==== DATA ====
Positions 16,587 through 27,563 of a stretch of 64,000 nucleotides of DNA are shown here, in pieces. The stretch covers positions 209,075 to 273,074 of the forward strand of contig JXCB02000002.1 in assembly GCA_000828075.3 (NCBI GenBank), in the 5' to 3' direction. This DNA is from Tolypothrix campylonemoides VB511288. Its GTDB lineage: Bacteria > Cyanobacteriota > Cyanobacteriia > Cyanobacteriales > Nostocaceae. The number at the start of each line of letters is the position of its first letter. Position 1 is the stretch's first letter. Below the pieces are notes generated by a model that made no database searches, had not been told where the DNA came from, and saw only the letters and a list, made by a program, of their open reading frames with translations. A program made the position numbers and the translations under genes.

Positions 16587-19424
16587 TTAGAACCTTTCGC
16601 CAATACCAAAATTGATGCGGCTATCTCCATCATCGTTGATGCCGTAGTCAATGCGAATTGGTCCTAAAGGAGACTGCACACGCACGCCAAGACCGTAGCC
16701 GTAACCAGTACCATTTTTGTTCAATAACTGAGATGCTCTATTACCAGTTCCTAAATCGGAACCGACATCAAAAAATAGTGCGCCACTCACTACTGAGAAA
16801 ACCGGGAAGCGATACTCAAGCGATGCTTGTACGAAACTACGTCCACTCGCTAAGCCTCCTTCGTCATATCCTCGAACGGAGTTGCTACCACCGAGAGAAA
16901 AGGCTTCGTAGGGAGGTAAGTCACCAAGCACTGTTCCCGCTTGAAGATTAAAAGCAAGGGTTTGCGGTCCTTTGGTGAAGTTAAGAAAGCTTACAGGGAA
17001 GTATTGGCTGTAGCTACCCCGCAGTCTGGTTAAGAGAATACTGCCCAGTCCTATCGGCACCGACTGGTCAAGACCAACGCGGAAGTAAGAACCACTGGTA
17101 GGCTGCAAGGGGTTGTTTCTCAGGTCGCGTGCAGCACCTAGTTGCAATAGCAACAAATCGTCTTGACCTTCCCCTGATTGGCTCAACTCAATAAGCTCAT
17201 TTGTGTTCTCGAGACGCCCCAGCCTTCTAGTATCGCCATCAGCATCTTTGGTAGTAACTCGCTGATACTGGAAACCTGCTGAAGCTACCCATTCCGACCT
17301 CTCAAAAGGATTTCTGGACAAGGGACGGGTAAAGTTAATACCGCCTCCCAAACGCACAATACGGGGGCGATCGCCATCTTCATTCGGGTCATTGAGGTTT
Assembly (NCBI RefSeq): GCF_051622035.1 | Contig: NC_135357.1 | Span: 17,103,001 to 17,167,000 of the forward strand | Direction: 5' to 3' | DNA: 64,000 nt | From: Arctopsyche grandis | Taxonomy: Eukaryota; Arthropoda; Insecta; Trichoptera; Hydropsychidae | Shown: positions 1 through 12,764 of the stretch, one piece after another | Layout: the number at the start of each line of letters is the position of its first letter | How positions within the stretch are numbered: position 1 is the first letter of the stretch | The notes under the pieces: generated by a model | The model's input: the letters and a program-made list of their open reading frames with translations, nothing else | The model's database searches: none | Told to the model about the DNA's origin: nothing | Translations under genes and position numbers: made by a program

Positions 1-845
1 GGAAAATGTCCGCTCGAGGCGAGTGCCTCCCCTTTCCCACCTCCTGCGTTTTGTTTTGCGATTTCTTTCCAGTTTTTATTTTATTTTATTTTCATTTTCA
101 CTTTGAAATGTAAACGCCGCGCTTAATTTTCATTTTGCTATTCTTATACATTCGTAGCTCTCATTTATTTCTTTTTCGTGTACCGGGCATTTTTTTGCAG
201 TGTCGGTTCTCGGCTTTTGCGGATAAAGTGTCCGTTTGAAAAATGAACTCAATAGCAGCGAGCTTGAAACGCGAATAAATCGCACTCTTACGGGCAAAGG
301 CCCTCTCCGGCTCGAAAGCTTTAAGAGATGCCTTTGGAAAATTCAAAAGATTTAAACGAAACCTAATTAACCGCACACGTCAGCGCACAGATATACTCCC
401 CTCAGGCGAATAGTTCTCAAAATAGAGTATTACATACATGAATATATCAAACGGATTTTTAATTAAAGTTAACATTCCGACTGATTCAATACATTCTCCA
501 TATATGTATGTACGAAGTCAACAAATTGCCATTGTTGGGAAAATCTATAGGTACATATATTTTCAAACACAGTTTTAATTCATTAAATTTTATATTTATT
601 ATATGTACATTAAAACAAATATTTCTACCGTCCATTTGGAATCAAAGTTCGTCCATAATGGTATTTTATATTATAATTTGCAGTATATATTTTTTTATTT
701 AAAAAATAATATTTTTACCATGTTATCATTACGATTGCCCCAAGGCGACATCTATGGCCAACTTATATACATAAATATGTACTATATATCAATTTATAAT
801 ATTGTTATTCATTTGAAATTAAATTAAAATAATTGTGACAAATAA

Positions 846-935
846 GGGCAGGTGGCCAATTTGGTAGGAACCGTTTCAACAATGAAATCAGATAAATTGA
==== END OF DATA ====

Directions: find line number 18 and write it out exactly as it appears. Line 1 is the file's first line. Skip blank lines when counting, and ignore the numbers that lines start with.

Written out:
401 CTCAGGCGAATAGTTCTCAAAATAGAGTATTACATACATGAATATATCAAACGGATTTTTAATTAAAGTTAACATTCCGACTGATTCAATACATTCTCCA